Insulin Resistance

What is Insulin Resistance?

Insulin resistance means that the cells in your body have become less sensitive to the effects of insulin. Insulin is a hormone produced by the pancreas. It is secreted into the bloodstream and acts like a chemical messenger, instructing the cells of the body to open and receive glucose (sugar) from the blood. The cells turn this glucose into energy. If insulin levels are persistently high over a prolonged period of time, cells become resistant to insulin instructions. This provokes the pancreas to over-compensate by releasing even more insulin. This combination of insulin resistance and insulin over-production leads to 2 outcomes:

1. Prediabetes and eventually type 2 diabetes (adult onset diabetes). Or,
2. Obesity and high cholesterol, which raises your risk of heart disease.

What Problems Does Insulin Resistance Lead To?

Insulin resistance leads to two common outcomes:

(1) Over production of insulin wears the pancreas out so that insulin production slows down to abnormally low levels. Result? Prediabetes and eventually type 2 diabetes develops. Studies show that insulin resistance leads to type 2 diabetes in 30 percent of patients. Or
(2) The patient, although insulin-resistant, does not develop diabetes because the pancreas continues to be able to produce adequate amounts of insulin. Instead, they develop hyperinsulinemia - suffering abnormally high levels of insulin in the blood. Hyperinsulinemia can cause high blood pressure, low good (HDL) cholesterol, high levels of triglycerides, chronic obesity, heart disease and possibly some cancers. This combination of conditions is sometimes referred to as Metabolic Syndrome X or insulin resistance syndrome.

What Are The Symptoms Of Insulin Resistance?

There tend not to be outward signs of insulin resistance. A glucose tolerance test (see diabetes tests) which measures your blood glucose levels can help verify if you are insulin resistant. However, many people who are insulin resistant still produce enough quantities of insulin to keep their blood glucose levels near normal.

Some signs and symptoms, if they do occur, include:-

• Weight gain, particularly around the middle.
• Hunger
• Lethargy
• Brain fog, difficulties concentrating.

What Causes Insulin Resistance?

Research into insulin resistance and the other cluster of symptoms associated with Metabolic Syndrome X, have yet to determine a specific cause. Although insulin resistance is though to be largely hereditary, the main discussion point is why some people go on to develop diabetes or Metabolic Syndrome X and others do not. Lifestyle choices appear to be one obvious cause - in particular, obesity and lack of regular physical activity. One theory is that central obesity (fat around your mid-section) causes fat cells to become starved of oxygen and die. The body responds with an inflammatory response which sets off insulin resistance in other cells. Another theory is that over-consumption of foods high on the glycemic index set off a resistance.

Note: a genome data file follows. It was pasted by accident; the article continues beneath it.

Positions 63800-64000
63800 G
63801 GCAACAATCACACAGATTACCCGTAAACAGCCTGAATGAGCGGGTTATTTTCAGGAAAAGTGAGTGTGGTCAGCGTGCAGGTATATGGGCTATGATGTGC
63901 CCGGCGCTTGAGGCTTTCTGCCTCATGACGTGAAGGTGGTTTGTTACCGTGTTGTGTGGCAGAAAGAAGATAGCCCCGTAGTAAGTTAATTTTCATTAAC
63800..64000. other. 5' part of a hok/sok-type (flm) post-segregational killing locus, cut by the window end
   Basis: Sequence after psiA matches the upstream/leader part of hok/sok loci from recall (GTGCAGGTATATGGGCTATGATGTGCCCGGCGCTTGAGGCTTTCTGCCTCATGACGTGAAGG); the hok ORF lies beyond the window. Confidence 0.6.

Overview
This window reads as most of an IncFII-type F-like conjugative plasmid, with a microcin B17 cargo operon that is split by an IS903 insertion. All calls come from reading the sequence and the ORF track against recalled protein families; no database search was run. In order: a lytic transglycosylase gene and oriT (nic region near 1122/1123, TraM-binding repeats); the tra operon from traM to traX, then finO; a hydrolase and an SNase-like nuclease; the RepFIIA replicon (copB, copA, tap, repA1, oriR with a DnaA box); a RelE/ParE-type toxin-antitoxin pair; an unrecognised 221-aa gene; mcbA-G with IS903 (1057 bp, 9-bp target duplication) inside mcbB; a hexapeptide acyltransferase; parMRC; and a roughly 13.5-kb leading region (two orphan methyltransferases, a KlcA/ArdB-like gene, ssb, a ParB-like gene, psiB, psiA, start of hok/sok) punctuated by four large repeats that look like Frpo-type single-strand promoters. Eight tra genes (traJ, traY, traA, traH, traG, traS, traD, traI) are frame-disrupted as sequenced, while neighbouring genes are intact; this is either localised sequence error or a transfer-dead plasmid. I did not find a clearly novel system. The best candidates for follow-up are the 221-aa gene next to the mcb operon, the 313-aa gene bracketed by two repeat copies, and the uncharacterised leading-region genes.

How Is It Diagnosed?

Insulin resistance is diagnosed when 3 of the following elements are found:-

1. Raised blood pressure of 130/85 mmHg or higher.
2. Extra fat around the waist (called visceral fat). A large waist circumference is considered 35 inches (89 cm) or more for a woman and 40 inches (102 cm) or more for a man.
3. Fasting blood sugar (glucose) level of 100 mg/dL (5.6 mmol/L) or higher (see, what is a normal blood sugar count?).
4. Low HDL cholesterol (the 'good' cholesterol) levels. That is, under 50 mg/dL (1.3 mmol/L) for women and 40 mg/dL (1.04 mmol/L) for men.
5. Triglycerides levels of 150 mg/dL (1.7 mmol/L) or higher.

Can Insulin Resistance Be Reversed?

Yes, you may be able to decrease or halt the progression of insulin resistance by losing weight and changing your diet. Ideally follow a healthy Low GI diet which entails reducing your consumption of sugary foods and foods containing refined carbohydrates (like white bread, cookies, cakes and pastries); while increasing your intake of health carbohydrates from vegetables, fruits and beans. Studies suggest that cutting back on 'bad' carbs and increasing 'good' carbs in this way can improve insulin sensitivity. Also, aim to include 30 minutes of aerobic activity in your daily schedule (such as a brisk walk). Read more ... diabetes prevention.

Nutrition Tip

Omega 3 essential fatty acids play a role in helping to control insulin resistance and hormone disruption. Natural sources are hemp seeds, flax seeds and oily fish like sardines, salmon, herring, pilchards and anchovies.

• Need more information? See: Diabetes Guide
Hemoglobin A1C Test: Diagnosing diabetes.

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